Daniel Rogov, Israel's most influential wine and food critic, died on Wednesday in Tel Aviv.
He was in his early 70s. The cause of death was lung cancer.
Daniel Rogov’s critiques were broadly considered a seminal force in bringing sophistication to Israeli wine and food.
The New York-born Rogov had written for the newspaper Haaretz since 1984 and, earlier, for The Jerusalem Post. He came to Israel in 1976.
Rogov’s influence was not confined to Israel. His annual Rogov’s Guide to Israeli Wines, also found an audience in America, where Israeli wines, kosher and nonkosher, have been increasingly popular, and in the UK.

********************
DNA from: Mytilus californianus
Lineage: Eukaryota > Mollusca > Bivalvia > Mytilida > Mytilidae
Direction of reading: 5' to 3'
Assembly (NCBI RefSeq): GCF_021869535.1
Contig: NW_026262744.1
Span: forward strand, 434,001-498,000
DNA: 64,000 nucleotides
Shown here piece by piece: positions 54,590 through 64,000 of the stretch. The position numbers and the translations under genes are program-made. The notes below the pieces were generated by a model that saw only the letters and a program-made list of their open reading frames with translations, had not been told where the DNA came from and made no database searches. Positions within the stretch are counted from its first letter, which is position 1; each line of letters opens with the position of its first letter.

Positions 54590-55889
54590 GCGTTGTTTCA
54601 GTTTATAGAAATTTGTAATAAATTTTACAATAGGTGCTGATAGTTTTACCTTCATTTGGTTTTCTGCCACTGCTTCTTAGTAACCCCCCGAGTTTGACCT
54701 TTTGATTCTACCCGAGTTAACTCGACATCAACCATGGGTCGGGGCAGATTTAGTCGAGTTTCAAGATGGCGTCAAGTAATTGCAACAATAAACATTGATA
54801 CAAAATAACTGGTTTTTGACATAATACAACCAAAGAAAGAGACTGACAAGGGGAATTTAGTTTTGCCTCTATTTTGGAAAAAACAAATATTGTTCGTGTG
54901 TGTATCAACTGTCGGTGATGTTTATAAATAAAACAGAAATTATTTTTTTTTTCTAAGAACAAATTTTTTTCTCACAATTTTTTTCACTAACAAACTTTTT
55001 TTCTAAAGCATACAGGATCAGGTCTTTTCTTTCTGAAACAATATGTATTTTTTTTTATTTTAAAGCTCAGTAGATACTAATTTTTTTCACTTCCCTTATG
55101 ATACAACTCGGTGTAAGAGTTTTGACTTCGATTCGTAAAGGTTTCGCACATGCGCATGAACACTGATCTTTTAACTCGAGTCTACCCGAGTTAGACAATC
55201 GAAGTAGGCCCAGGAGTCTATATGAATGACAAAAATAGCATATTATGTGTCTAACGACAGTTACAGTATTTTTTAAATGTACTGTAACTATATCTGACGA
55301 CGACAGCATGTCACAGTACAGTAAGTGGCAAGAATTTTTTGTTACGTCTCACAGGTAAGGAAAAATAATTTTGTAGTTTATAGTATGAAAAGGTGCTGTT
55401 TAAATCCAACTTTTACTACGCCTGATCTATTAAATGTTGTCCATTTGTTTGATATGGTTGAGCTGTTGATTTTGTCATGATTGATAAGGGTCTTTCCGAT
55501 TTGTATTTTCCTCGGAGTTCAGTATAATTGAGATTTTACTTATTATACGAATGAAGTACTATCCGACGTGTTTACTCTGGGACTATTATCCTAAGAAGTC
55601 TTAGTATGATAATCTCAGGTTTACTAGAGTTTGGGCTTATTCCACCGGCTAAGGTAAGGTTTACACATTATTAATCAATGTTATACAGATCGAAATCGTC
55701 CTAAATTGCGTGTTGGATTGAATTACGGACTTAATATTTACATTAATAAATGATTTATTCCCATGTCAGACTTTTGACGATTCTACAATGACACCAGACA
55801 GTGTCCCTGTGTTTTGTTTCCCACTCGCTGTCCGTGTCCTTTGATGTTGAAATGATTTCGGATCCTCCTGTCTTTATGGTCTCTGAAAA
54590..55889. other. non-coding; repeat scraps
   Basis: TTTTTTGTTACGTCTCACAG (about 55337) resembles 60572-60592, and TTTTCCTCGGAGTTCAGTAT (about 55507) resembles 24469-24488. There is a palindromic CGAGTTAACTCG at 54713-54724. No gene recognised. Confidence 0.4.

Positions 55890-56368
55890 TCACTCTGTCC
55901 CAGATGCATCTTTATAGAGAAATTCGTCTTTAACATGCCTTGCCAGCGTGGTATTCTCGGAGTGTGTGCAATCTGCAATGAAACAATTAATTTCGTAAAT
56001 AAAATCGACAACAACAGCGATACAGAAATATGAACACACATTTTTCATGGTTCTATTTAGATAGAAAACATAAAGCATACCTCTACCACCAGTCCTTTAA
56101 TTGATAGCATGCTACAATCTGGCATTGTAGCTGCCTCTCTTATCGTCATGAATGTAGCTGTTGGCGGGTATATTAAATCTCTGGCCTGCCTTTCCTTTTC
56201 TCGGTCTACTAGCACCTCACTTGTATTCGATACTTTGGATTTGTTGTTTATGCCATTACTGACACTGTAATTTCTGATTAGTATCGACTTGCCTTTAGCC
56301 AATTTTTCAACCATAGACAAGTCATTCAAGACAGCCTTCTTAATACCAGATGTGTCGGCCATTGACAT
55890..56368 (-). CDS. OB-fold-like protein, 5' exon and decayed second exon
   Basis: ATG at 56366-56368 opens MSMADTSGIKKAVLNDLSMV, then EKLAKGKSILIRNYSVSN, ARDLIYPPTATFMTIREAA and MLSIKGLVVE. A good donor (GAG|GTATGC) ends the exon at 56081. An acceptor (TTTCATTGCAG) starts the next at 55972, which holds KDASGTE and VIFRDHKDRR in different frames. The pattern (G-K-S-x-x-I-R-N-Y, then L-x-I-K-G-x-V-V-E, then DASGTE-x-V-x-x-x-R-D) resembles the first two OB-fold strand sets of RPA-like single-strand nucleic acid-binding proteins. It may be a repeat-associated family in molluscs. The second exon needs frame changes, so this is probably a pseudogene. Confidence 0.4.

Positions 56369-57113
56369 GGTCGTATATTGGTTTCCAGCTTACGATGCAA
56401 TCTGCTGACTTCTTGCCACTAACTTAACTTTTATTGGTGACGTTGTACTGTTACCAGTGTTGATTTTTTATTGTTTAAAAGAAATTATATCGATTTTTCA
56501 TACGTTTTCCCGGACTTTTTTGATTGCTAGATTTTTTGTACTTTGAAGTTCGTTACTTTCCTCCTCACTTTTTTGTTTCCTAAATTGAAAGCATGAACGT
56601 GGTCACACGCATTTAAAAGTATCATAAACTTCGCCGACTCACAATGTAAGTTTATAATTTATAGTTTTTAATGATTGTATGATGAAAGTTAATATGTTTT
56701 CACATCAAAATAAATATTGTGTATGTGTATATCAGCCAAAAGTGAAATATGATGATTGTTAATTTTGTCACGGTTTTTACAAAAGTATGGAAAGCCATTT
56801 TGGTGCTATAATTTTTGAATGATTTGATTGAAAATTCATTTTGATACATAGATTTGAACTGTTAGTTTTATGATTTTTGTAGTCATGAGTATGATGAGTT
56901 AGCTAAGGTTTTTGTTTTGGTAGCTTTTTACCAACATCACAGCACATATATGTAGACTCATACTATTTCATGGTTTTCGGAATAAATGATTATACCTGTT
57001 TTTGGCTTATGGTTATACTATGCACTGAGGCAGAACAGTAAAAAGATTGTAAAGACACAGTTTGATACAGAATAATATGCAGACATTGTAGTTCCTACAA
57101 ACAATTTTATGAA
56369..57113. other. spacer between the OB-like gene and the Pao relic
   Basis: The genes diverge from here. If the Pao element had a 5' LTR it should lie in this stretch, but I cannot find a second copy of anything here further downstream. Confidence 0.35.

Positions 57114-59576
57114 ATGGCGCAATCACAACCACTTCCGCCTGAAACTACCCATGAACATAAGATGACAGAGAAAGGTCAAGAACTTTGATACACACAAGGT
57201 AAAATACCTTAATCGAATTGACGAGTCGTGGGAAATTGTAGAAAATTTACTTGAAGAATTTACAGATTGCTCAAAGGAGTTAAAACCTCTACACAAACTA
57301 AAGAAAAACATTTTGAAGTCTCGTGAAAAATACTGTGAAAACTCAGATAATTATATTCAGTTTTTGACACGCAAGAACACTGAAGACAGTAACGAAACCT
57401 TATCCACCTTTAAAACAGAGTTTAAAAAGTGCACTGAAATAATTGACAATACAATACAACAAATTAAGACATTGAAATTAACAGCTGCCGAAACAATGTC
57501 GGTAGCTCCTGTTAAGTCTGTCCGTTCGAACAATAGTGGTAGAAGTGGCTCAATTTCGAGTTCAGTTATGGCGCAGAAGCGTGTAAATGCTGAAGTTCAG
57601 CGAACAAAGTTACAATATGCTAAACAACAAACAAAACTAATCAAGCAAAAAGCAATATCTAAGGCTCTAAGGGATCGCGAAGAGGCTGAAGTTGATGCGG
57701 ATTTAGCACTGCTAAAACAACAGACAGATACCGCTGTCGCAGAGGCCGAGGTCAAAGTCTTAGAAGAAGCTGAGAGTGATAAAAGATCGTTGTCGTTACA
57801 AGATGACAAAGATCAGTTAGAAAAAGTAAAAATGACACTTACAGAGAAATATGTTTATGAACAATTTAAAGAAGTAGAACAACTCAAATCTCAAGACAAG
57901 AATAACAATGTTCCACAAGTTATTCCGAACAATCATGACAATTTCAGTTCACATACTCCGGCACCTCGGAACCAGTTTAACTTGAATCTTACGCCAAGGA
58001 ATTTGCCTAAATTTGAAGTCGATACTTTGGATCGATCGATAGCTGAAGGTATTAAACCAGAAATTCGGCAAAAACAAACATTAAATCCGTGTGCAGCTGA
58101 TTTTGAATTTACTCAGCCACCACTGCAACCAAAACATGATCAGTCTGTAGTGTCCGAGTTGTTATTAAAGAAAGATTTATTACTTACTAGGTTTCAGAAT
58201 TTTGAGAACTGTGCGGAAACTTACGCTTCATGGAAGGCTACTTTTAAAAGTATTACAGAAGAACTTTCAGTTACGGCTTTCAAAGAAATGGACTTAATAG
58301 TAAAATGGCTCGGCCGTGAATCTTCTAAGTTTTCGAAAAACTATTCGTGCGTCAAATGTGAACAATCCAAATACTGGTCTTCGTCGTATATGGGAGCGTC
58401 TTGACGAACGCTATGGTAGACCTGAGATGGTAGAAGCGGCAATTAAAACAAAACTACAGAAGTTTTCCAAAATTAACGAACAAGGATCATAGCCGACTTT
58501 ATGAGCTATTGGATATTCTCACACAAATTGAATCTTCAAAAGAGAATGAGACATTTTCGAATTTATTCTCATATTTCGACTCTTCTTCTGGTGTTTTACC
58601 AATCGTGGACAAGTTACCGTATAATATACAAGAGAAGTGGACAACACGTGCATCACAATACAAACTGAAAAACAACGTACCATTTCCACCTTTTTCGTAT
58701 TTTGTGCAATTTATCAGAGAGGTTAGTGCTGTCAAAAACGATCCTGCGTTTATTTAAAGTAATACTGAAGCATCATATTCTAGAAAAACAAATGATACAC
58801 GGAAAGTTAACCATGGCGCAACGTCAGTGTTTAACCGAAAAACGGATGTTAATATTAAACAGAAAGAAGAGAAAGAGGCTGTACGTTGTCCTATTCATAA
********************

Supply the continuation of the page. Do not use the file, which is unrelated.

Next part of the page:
The most recent edition, the seventh, was dated 2011. It was accompanied by a smaller volume, Rogov’s Guide to World Kosher Wines.
In late August, when Rogov’s deteriorating health had become generally known, hundreds of members of Israel’s wine and food communities paid tribute to him at a testimonial dinner at a Tel Aviv hotel.
A witty writer and raconteur, Rogov posted his own obituary on his website only hours before his death. He said, ‘This is a difficult letter to write and that because as it posted it will serve to let forum members, guests and friends know that I have died.’
‘Wine and food to me are not simply things that enter our body,’ he wrote. ‘They are a reflection of our anthropology, history, psychology, social needs and, of course, pleasure.’
Image courtesy of www.wines-israel.co.il
Written by Howard G Goldberg in New York